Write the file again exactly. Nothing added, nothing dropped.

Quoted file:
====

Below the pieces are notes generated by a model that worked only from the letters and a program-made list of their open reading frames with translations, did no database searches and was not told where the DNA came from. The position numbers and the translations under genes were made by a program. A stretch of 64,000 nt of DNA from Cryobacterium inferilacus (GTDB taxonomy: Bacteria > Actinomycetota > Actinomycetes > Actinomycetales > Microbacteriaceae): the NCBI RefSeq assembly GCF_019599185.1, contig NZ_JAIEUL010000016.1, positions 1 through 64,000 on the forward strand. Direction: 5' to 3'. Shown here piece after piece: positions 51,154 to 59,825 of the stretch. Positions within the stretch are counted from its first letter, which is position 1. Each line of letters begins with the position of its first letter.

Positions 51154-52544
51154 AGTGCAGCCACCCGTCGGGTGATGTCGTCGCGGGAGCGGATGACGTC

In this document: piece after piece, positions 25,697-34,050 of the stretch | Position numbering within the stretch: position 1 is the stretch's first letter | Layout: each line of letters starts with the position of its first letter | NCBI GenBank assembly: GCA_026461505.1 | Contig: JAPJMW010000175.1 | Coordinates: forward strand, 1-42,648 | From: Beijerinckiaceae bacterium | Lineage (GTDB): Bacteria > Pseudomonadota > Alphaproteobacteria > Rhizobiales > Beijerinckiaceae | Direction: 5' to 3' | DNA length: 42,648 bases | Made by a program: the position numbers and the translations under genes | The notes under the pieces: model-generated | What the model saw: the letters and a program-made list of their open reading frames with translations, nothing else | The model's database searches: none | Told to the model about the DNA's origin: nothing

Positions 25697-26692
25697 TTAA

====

Below the pieces are notes generated by a model that worked only from the letters and a program-made list of their open reading frames with translations, did no database searches and was not told where the DNA came from. The position numbers and the translations under genes were made by a program. A stretch of 64,000 nt of DNA from Cryobacterium inferilacus (GTDB taxonomy: Bacteria > Actinomycetota > Actinomycetes > Actinomycetales > Microbacteriaceae): the NCBI RefSeq assembly GCF_019599185.1, contig NZ_JAIEUL010000016.1, positions 1 through 64,000 on the forward strand. Direction: 5' to 3'. Shown here piece after piece: positions 51,154 to 59,825 of the stretch. Positions within the stretch are counted from its first letter, which is position 1. Each line of letters begins with the position of its first letter.

Positions 51154-52544
51154 AGTGCAGCCACCCGTCGGGTGATGTCGTCGCGGGAGCGGATGACGTC

In this document: piece after piece, positions 25,697-34,050 of the stretch | Position numbering within the stretch: position 1 is the stretch's first letter | Layout: each line of letters starts with the position of its first letter | NCBI GenBank assembly: GCA_026461505.1 | Contig: JAPJMW010000175.1 | Coordinates: forward strand, 1-42,648 | From: Beijerinckiaceae bacterium | Lineage (GTDB): Bacteria > Pseudomonadota > Alphaproteobacteria > Rhizobiales > Beijerinckiaceae | Direction: 5' to 3' | DNA length: 42,648 bases | Made by a program: the position numbers and the translations under genes | The notes under the pieces: model-generated | What the model saw: the letters and a program-made list of their open reading frames with translations, nothing else | The model's database searches: none | Told to the model about the DNA's origin: nothing

Positions 25697-26692
25697 TTAA